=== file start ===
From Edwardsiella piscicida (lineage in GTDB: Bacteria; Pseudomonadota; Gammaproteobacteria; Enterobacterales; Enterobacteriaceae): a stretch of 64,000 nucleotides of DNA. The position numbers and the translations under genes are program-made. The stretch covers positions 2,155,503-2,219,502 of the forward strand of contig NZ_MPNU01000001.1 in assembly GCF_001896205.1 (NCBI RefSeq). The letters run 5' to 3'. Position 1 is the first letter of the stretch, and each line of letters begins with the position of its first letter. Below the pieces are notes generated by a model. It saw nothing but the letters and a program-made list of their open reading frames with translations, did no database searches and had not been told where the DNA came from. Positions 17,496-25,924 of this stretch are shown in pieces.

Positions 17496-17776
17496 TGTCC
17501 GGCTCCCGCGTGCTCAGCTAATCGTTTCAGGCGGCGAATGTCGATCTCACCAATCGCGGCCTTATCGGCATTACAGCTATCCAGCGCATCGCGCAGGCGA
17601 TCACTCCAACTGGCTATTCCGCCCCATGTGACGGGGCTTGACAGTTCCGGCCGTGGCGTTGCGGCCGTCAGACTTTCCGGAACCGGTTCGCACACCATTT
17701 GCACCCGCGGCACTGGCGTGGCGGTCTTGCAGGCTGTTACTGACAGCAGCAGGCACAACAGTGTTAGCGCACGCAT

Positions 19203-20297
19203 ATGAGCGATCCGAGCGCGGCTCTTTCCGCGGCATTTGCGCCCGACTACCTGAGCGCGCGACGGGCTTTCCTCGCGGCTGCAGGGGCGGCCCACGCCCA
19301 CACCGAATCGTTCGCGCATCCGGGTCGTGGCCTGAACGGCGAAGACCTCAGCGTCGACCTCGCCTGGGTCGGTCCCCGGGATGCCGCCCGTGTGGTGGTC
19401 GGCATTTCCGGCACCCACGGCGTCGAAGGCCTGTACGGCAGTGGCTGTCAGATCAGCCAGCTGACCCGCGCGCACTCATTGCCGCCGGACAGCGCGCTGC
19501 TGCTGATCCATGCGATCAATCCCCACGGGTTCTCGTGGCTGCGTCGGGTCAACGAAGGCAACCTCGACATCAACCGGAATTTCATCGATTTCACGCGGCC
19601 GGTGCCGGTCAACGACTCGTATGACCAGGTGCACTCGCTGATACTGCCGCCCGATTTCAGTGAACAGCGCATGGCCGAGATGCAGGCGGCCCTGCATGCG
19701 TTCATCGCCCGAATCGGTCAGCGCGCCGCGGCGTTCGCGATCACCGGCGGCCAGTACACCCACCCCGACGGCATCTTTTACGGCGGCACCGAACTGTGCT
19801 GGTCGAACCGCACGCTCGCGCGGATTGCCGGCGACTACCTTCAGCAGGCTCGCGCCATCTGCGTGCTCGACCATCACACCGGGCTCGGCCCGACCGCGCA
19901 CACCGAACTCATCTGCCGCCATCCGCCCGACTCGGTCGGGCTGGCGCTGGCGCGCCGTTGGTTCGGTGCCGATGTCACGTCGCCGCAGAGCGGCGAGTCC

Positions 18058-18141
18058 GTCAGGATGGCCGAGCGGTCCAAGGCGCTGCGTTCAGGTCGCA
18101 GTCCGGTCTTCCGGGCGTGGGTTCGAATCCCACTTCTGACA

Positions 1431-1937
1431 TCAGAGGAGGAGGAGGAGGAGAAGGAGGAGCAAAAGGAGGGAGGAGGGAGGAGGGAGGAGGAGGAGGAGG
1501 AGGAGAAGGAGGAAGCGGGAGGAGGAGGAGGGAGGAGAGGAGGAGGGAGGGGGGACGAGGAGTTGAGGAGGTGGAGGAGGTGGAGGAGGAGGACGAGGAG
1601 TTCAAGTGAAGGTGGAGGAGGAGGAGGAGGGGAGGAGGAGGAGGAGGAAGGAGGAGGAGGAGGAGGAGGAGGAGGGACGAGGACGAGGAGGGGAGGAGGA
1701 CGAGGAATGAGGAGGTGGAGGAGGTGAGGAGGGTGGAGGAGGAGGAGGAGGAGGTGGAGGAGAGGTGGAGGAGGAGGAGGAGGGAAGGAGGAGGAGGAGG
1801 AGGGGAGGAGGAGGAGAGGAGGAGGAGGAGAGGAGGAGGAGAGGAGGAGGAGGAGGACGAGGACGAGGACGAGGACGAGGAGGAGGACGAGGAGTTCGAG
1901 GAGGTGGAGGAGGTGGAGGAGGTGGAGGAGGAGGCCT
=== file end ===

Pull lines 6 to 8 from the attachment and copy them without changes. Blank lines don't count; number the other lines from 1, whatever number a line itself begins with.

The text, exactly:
17701 GCACCCGCGGCACTGGCGTGGCGGTCTTGCAGGCTGTTACTGACAGCAGCAGGCACAACAGTGTTAGCGCACGCAT

Positions 19203-20297
19203 ATGAGCGATCCGAGCGCGGCTCTTTCCGCGGCATTTGCGCCCGACTACCTGAGCGCGCGACGGGCTTTCCTCGCGGCTGCAGGGGCGGCCCACGCCCA